Muffler Ignites Plastic Fuel Tank
The advisability of using 1 1/2-inch lines instead of booster lines for the initial attack on motor vehicle fires was underscored at a pickup truck fire in El Paso, Texas.
Engine 15, a 750-gpm pumper with a 600-gallon booster tank and 30 gallons of aqueous film-forming foam (AFFF), was dispatched to a pickup truck fire at 3:50 p.m. last August 16. A moderate amount of smoke was rising between the cab and the bed. No flames were visible.
Two 100-foot, 1 1/2-inch lines were ordered into operation, one to each side of the truck. Shortly after water was applied, a small ground fire was seen beneath the midsection of the pickup. Seconds later, there was a tremendous increase in the size and intensity of the fire. AFFF was ordered educted into the hose lines and the fire was extinguished in one to two minutes. Booster lines were brought into action for overhaul and washdown and the 1 1/2-inch lines were shut down.
A critique of this incident indicated that had booster lines been used initially. the fire in all probability would have done substantial damage to the vehicle. The fire fighters would have been driven back, allowing a larger area of flame involvement. In addition,, the application of AFFF permitted immediate extinguishment of the rapidly developing fire and minimized further damage to the truck.
Investigation revealed that the muffler on the 1974 Dodge crew-cab pickup had ruptured. This allowed the hot exhaust gases to impinge on the plastic fuel tank. The heat burned a hole in the top of the fuel tank and ignition took place. This accounts for the moderate showing of smoke and the absence of an initial ground fire.
The fire enlarged the hole and heated the surrounding plastic. The eventual collapse of the tank caused the entire contents to flow beneath the vehicle. This accounted for the dramatic increase in the intensity and size of the fire.
This seemingly minor incident is excellent confirmation of the advisability of using larger diameter lines on vehicle incidents rather than relying on booster lines.
Plastic tank information
Interviews with Chevrolet, Ford and Dodge dealers developed information on the use of plastic fuel tanks.
There are no factory-installed plastic gasoline tanks on any Chevrolet models. However, auxiliary fuel tank installations in El Paso are contracted out and the tanks may be either metal or plastic with capacities of 19 to 20 gallons. Since 1973, all fuel tanks on Chevrolet pickups are frame-mounted and are no longer placed behind the seat.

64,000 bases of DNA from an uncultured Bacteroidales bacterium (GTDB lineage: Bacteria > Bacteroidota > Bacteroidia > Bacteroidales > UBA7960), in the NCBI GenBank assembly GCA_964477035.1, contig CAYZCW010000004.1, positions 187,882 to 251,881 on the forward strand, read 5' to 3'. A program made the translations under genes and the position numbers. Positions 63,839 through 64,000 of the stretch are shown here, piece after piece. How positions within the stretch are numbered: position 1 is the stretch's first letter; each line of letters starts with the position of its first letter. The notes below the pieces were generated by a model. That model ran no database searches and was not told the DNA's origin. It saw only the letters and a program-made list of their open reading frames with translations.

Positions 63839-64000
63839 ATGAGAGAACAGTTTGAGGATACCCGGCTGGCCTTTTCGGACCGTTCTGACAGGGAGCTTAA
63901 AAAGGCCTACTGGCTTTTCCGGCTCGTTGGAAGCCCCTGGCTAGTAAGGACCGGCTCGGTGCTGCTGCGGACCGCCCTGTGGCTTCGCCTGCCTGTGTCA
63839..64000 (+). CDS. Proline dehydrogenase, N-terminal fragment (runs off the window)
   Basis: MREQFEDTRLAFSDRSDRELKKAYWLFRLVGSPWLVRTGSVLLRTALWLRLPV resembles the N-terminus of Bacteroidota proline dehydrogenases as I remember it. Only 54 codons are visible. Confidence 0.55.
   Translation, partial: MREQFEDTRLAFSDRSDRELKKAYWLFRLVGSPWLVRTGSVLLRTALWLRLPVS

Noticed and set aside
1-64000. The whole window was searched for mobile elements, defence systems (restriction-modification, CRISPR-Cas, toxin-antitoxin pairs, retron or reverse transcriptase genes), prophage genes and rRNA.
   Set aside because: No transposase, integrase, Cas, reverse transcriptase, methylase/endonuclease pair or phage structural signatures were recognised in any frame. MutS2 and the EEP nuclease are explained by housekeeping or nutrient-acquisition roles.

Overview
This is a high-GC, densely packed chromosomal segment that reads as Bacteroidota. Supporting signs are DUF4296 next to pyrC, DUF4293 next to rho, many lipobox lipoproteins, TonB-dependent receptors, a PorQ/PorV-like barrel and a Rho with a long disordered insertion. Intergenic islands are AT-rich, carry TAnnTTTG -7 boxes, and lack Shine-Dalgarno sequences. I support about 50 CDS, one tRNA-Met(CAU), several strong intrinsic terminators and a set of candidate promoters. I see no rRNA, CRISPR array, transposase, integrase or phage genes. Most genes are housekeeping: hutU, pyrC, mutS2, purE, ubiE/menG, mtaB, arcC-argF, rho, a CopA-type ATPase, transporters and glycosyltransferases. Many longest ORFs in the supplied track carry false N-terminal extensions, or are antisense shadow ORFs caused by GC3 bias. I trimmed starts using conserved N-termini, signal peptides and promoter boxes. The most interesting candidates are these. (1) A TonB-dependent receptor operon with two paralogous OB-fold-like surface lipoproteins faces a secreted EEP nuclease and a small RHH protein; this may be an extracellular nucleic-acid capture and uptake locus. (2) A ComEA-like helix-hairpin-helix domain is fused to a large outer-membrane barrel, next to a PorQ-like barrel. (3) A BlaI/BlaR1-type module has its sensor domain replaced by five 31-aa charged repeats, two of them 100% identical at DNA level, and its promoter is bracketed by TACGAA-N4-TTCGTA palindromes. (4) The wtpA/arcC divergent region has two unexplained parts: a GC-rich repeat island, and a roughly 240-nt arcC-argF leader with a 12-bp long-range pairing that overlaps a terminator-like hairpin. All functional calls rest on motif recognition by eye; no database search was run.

All F-series Ford trucks (1/2, 3/4, 1 and 1 1/2-ton) are factory-equipped with metal fuel tanks. The L-series Ford trucks (2 1/2 to 4-ton) may have a 25gallon plastic fuel tank. LTDs with the extended mileage package have a 9gallon plastic fuel tank on the trunk.
Broncos come from the factory equipped with a frame-mounted metal fuel tank. Auxiliary tanks may be either metal or plastic, depending on customer preference. On all, ’74 through ’77 model Ford trucks, the fuel tanks are frame-mounted and no longer behind the seat.
Dodge factory practice
Plastic fuel tanks are not installed on Dodge autos or station wagons. However, ’74 through ’77 pickups of 1/2 to 1 1/2 tons generally have factory-installed plastic fuel tanks. The tank capacities are 18, 20, 26 and 36 gallons, and the tanks are from 46 to 51 inches long. They are mounted on the frame in front of the rear wheel on the driver’s side. Dodge vans may or may not have plastic tanks.
A superficial survey of recreational vehicles at these dealers revealed about a 50-50 ratio of metal to plastic fuel tanks. The most distinguishing feature was that the larger recreational vehicles generally had metal tanks.
Reports from Ford and Chevrolet dealers indicated that the plastic fuel tanks are more expensive than metal tanks and the cost may govern whether or not a more widespread use of plastic tanks is in the offing.